The buzz about President George W. Bush’s “Address to Congress” is that he gave a carefully triangulated, bipartisan speech about which most Americans can feel perfectly comfortable. Bush promised to cut taxes, reduce the deficit by $2 trillion, put $1 trillion away for a rainy day, and still continue to fund important programs.
Believe that and we’ve got a bridge in Brooklyn to sell you. Of the economic goals he set out Tuesday night, the only one he really wants to achieve is the $1.6 billion tax cut. Not that he offered many details as to how he’ll do it.
Bush was careful to keep his talk about the tax cut in percentages — new rates of 10 percent for those who “earn low wages” (as opposed to the current 15 percent tax rate) and 33 percent for the wealthy (down from 39.6 percent). In other words, nothing we haven’t already heard. Bush used the old Clinton-Reagan trick of referring to a real American family in the gallery to make his case. In Bush’s case he found Steven and Josefina Ramos of Pennsylvania, a hard-working Latino couple from a key swing state. Even better for Bush, Mrs. Ramos is a teacher in a charter school — not quite a voucher-funded parochial school, but almost as good.
A tax cut is crucial during good times, Bush claimed, to give the American people a “refund.” But they’re just as important when times turn bad. Said Bush: “To create economic growth and opportunity, we must put money back into the hands of the people who buy goods and create jobs.... We must act quickly. The Chairman of the Federal Reserve has testified before Congress that tax cuts often come too late to stimulate economic recovery.” What Bush failed to address are the legitimate concerns that his tax cut will harm the economy. If it’s not made retroactive to the beginning of the year, for example, there’s no way it can prime the spending pump. But if it goes through — the cuts get progressively deeper over the course of five years — and the economic downturn we seem to be in gets worse, Bush will be forced to slash the federal budget. Even moderates will join the old “blood in the streets gang” — here in the Commonwealth that function is served by the Tax Equity Alliance — who decry every budget cut.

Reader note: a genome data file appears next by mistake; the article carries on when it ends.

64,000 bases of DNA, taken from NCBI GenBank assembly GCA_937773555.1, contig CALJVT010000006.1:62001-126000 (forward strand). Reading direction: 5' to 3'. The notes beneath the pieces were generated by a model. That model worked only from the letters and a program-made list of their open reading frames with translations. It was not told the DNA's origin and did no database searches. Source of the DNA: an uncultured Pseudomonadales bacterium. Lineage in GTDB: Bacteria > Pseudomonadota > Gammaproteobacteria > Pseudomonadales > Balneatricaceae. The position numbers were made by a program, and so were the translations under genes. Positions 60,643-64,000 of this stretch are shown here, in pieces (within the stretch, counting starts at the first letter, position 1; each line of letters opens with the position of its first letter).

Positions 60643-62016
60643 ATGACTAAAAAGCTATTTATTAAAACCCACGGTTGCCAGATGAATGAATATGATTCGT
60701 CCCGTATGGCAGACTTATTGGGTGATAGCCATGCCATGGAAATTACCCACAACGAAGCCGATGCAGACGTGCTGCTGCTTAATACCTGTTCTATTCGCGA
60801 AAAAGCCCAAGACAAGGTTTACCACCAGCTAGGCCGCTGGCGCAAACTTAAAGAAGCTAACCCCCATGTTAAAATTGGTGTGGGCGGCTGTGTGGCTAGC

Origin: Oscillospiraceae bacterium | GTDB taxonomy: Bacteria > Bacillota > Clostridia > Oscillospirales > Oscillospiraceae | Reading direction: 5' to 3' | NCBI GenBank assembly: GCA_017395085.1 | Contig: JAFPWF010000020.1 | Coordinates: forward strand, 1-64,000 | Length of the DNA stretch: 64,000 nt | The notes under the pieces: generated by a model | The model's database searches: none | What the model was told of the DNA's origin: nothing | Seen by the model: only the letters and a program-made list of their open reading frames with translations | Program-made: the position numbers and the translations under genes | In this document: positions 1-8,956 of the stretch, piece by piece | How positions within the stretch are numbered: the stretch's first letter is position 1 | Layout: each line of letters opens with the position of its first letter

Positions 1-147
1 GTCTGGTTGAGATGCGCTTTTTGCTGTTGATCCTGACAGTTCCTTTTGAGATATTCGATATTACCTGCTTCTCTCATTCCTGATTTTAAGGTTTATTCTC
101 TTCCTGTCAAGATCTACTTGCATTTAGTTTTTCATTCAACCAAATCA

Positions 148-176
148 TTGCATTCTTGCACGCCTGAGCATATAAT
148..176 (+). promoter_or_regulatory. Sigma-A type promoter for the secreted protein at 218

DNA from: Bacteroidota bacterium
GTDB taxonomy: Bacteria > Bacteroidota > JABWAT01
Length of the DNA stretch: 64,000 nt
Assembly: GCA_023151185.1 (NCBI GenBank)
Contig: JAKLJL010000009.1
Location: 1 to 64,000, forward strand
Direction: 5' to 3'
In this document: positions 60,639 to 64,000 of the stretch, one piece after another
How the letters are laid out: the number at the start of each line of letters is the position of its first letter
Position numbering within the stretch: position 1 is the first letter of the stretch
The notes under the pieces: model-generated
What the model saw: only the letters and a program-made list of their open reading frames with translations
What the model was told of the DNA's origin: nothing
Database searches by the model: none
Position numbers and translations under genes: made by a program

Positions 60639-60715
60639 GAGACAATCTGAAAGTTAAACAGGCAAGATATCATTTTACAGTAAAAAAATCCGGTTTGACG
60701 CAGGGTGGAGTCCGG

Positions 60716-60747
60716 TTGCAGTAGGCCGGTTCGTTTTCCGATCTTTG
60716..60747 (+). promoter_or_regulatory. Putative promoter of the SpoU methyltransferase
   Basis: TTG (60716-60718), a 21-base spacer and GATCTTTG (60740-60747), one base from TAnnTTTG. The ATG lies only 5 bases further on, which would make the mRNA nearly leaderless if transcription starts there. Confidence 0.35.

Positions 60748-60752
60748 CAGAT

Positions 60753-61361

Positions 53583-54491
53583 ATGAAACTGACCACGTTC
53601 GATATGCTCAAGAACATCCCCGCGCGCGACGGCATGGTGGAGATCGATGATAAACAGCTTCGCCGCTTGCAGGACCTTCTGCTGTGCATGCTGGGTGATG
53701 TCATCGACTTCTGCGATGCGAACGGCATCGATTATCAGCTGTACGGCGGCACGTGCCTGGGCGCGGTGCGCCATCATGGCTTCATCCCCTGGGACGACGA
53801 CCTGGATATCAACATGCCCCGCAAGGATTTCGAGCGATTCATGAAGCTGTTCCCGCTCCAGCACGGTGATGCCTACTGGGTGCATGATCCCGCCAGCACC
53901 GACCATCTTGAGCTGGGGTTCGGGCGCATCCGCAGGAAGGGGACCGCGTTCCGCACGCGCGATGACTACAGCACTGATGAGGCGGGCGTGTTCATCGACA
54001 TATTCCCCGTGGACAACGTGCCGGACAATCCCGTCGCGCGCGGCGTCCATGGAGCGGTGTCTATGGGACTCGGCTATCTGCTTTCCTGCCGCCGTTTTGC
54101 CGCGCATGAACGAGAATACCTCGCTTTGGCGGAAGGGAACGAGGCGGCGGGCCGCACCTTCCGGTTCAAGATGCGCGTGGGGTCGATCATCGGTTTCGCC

For all the empty rhetoric, slashing federal programs may be Bush’s ultimate goal. Bush and the core Republicans who support him don’t want to see Congress spending money, and a tax cut — passed by Congress — gives Bush the cover to cut programs without culpability. In a less-sweet-sounding, Republican version of Bill Clinton’s “the era of big government is over,” Bush stated that “government has a role — an important role,” but his push for a massive tax cut — coupled with the charitable-choice initiative — suggests otherwise.
Bush may have given a better, more comfortable address than he has in the past. In terms of being honest with the American public, however, he needs to head to the back of Mrs. Ramos’s classroom.
Read Dan Kennedy's piece on Bush's speech: